Apple’s new two-factor authentication bumps up security and ease of use
The new two-factor authentication (2FA) system requires that whenever you log in to a new device or browser, you have to enter not just your password but a confirmation code from another piece of equipment you’ve established is under your control. A second factor prevents someone from stealing or guessing your password and gaining access to your account, which can be done remotely or through a security breach. In addition, they have to have a token that can only be generated by or sent to equipment under your control, which means they typically need physical access to a computer, mobile device, or SIM.
The updated system is similar to Apple’s previous two-step verification option, which remains available indefinitely. The new system invites users, rather than requires a switch. The most significant change is that the new systems does away with the Recovery Key, a last-ditch way to regain your account if you’d lost or lost access to other account information.
With most companies’ products and services, 2FA comes in the form of a code that you generate from an app or receive via SMS. In less-frequent cases, such as with Twitter, you can opt to receive a confirmation code in an app that’s already been verified. Apple’s system relies on a code, but the company baked the details right into iOS 9 and El Capitan. This results in greater security and easier use: there are fewer steps and more information provided about what’s going on than with other systems.
With Apple’s help, I was able to test the new system, as even though my primary iCloud account, associated with my primary Apple ID, meets the system requirements, I haven’t hit the point in the queue where it’s available. The company notes hundreds of millions of accounts have the potential to move to this new integrated approach, and it will roll it out “gradually this fall.”
(While you may not believe it, an advantage of a fully implemented second factor—where every first use and sometimes every use requires you to enter a code—is that you can have a less-complex password. The password’s importance is reduced. But Apple hasn’t quite reached that point where all Apple ID-using sites require a second factor when it’s enabled. In fact, Apple demands a very strict password if you ever need to reset yours.)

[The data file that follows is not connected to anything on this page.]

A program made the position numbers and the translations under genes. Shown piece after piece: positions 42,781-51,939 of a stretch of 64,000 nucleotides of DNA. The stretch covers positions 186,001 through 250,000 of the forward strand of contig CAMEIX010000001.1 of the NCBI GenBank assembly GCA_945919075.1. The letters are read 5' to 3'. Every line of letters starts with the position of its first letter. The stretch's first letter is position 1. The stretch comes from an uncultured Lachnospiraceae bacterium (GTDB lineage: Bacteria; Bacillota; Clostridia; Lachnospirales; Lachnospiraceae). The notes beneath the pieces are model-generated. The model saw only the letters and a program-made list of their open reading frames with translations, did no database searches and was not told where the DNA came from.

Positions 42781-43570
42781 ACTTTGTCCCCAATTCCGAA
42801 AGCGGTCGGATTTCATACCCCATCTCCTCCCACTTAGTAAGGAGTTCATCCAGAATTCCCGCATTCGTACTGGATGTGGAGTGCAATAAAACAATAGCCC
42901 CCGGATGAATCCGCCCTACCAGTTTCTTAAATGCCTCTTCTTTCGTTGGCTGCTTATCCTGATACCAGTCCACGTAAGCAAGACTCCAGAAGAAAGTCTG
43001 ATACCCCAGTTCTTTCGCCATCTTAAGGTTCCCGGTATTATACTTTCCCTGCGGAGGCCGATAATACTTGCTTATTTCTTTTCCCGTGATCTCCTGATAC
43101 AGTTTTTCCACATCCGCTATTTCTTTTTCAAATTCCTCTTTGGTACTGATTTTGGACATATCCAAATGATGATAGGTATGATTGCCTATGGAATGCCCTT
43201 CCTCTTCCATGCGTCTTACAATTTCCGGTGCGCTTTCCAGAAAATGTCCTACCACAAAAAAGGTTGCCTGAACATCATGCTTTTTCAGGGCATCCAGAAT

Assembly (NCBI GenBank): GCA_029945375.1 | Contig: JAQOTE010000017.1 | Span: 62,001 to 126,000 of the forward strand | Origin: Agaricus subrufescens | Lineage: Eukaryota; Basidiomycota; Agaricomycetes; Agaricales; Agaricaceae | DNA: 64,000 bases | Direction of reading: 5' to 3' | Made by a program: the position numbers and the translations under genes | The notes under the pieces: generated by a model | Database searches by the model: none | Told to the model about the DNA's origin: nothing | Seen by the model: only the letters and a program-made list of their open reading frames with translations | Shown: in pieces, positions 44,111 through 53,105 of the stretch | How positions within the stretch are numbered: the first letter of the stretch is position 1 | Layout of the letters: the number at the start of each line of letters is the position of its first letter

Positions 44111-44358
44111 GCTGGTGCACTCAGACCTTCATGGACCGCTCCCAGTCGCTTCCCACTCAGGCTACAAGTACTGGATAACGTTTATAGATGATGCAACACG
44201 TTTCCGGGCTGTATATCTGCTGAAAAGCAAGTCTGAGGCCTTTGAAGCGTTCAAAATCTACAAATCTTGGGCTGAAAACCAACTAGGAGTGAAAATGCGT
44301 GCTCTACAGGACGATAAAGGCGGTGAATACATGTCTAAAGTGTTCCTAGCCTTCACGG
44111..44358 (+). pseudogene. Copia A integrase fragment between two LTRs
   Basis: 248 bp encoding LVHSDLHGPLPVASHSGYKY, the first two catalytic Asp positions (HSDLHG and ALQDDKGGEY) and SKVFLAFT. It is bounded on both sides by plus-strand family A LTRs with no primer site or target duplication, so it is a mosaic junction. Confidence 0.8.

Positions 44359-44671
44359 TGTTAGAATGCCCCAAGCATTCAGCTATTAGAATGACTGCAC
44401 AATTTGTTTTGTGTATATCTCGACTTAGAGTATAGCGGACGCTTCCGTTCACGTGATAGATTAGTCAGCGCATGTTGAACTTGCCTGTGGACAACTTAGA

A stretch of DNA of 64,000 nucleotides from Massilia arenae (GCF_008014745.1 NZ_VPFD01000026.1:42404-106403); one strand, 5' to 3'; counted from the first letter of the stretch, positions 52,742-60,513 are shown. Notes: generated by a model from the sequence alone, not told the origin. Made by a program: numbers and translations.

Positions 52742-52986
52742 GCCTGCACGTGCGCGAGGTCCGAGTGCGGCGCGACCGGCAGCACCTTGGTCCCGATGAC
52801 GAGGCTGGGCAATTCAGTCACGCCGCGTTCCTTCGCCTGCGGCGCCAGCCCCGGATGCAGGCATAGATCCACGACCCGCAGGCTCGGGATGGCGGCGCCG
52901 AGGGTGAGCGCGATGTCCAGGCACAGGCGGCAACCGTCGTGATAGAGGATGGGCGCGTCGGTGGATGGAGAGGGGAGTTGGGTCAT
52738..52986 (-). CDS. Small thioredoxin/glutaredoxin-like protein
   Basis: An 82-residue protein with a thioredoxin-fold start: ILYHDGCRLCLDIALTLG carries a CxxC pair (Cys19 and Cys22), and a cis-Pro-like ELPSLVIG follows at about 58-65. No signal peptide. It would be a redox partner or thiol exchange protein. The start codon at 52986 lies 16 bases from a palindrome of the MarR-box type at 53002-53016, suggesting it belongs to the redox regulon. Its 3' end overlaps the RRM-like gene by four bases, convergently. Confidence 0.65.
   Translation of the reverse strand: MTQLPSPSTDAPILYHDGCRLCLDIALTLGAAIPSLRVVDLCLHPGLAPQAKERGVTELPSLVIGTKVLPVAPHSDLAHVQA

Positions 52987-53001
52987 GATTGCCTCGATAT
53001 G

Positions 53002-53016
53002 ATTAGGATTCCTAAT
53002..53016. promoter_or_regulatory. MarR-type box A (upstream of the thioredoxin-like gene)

Apple will offer the new 2FA in two ways: either when you log in to iCloud on a new device or to existing users through the Settings > iCloud (iOS) and the iCloud preference pane (OS X). In the latter case, you should also receive email to your Apple ID-associated email address. In iOS, open iCloud settings, tap your name, and then tap Password & Security. In OS X, in the iCloud preference pane, click Account Details, then click Security. In both cases, you should have an option to enable two-factor authentication if your account has received an invitation.
I went through setting up an account from scratch that was invited to join. After entering my iCloud user name and password, I went through the following process:
You’re now set up, and the Password & Security (iOS) and Security (OS X) displays show your two-factor status, and let you create a verification code to use—that’s right, you can essentially request one instead of waiting for one to push to your trusted devices or phone.
Any device already logged in to this iCloud account should remain logged in.